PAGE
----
This story is from the category Augmenting Organics
Date posted: 16/03/2012
While Robonaut 2 has been busy testing its technology in microgravity aboard the International Space Station, NASA and General Motors have been working together on the ground to find new ways those technologies can be used.
The two groups began working together in 2007 on Robonaut 2, or R2, which in 2011 became the first humanoid robot in space. Now they are jointly developing a robotic glove that auto workers and astronauts can wear to help do their respective jobs better while potentially reducing the risk of repetitive stress injuries. Officially, it's called the Human Grasp Assist device, but it's generally called the K-Glove or Robo-Glove for short.
When engineers, researchers and scientists from GM and NASA began collaborating on R2, one of the design requirements was for the robot to operate tools designed for humans, alongside astronauts in outer space and factory workers on Earth. The team achieved an unprecedented level of hand dexterity on R2 by using leading-edge sensors, actuators and tendons comparable to the nerves, muscles and tendons in a human hand. In doing so, they realized that there was no reason that a robot should be the only one to benefit from their findings.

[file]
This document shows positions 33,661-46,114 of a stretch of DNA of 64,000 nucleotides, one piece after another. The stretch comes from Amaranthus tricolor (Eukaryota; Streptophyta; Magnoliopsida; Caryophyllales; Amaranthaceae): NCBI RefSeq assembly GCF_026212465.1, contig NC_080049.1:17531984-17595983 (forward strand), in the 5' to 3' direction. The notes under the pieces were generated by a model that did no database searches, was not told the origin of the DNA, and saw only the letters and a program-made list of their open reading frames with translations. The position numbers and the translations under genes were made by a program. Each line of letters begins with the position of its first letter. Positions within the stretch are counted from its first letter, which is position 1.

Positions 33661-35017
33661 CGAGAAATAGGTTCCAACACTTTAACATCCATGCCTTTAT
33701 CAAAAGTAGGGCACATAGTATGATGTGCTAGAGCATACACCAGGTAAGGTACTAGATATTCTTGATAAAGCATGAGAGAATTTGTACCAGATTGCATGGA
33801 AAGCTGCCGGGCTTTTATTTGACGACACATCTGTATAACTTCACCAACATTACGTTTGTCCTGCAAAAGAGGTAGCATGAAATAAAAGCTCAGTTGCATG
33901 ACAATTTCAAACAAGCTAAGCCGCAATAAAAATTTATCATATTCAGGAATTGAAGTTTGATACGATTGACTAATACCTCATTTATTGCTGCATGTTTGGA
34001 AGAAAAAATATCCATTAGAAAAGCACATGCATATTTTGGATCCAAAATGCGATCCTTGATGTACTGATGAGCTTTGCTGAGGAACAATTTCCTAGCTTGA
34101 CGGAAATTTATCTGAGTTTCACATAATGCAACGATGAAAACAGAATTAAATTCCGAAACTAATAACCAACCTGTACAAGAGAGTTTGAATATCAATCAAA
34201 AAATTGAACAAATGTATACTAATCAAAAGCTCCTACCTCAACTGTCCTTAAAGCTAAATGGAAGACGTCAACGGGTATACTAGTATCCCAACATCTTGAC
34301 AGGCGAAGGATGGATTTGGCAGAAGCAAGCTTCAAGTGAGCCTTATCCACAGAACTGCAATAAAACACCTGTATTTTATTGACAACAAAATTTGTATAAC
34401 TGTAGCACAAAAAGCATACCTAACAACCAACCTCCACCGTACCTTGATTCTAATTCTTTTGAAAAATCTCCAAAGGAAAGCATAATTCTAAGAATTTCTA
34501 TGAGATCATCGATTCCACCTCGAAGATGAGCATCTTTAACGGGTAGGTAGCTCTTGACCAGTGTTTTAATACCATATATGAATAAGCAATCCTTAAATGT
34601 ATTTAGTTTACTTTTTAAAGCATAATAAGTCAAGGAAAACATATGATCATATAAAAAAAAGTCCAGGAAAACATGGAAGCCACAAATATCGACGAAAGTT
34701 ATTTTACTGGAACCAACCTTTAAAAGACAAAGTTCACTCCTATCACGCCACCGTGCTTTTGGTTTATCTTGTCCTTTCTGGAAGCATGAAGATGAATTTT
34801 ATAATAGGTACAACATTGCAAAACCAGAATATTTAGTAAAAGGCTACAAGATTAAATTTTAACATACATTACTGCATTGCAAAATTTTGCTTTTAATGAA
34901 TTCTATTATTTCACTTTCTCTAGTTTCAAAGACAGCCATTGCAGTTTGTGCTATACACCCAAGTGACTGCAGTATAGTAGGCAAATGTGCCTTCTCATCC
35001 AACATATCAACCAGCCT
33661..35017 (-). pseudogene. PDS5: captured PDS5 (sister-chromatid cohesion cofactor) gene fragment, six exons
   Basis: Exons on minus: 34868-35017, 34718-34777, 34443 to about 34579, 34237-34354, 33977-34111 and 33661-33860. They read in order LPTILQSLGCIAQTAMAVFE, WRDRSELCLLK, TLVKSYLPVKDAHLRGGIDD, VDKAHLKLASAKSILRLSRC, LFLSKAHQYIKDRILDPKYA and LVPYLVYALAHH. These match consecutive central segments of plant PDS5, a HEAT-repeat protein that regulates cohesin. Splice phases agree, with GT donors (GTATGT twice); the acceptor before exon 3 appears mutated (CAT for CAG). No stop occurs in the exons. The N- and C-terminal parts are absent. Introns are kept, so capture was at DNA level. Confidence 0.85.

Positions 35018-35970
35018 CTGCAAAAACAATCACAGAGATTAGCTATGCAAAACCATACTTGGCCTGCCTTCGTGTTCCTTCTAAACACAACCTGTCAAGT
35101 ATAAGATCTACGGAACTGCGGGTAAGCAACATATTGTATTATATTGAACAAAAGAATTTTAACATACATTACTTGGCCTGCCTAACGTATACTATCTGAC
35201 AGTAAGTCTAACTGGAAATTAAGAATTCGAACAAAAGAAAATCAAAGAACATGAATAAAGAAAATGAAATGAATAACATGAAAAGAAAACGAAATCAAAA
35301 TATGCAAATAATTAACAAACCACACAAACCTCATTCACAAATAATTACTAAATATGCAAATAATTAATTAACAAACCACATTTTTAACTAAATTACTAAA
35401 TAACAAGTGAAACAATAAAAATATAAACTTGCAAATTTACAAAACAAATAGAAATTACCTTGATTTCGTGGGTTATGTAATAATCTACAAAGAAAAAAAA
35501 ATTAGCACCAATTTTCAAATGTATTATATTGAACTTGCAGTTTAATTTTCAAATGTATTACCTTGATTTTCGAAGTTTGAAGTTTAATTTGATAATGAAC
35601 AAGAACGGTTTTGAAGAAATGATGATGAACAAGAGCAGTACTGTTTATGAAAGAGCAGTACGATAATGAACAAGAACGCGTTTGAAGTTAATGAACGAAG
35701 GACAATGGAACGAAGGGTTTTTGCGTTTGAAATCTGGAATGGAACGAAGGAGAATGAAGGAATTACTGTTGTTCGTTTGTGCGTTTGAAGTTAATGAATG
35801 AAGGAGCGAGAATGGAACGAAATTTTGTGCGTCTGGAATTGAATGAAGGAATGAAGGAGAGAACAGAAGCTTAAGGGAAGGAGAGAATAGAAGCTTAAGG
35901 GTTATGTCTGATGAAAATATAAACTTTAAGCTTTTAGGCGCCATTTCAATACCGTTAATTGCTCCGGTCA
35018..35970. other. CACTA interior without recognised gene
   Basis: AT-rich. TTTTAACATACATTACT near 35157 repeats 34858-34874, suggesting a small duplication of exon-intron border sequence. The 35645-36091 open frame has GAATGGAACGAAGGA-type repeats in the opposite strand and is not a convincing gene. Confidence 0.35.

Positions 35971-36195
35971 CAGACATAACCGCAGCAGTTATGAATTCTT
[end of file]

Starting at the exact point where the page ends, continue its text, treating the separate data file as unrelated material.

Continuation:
Research shows that continuously gripping a tool can cause fatigue in hand muscles within a few minutes, but initial testing of the Robo-Glove indicates the wearer can hold a grip longer and more comfortably.
For example, an astronaut working in a pressurized suit outside the space station or an assembly operator in a factory might need to use 15- to 20 pounds of force to hold a tool during an operation but with the robotic glove they might need to apply only five to 10 pounds of force.
"The prototype glove offers my spacesuit team a promising opportunity to explore new ideas, and challenges our traditional thinking of what extravehicular activity hand dexterity could be," said Trish Petete, division chief, Crew and Thermal Systems Division, NASA's Johnson Space Center.
And there are promising applications on the ground, as well.
"When fully developed, the Robo-Glove has the potential to reduce the amount of force that an autoworker would need to exert when operating a tool for an extended time or with repetitive motions," said Dana Komin, GM's manufacturing engineering director, Global Automation Strategy and Execution. "In so doing, it is expected to reduce the risk of repetitive stress injury."
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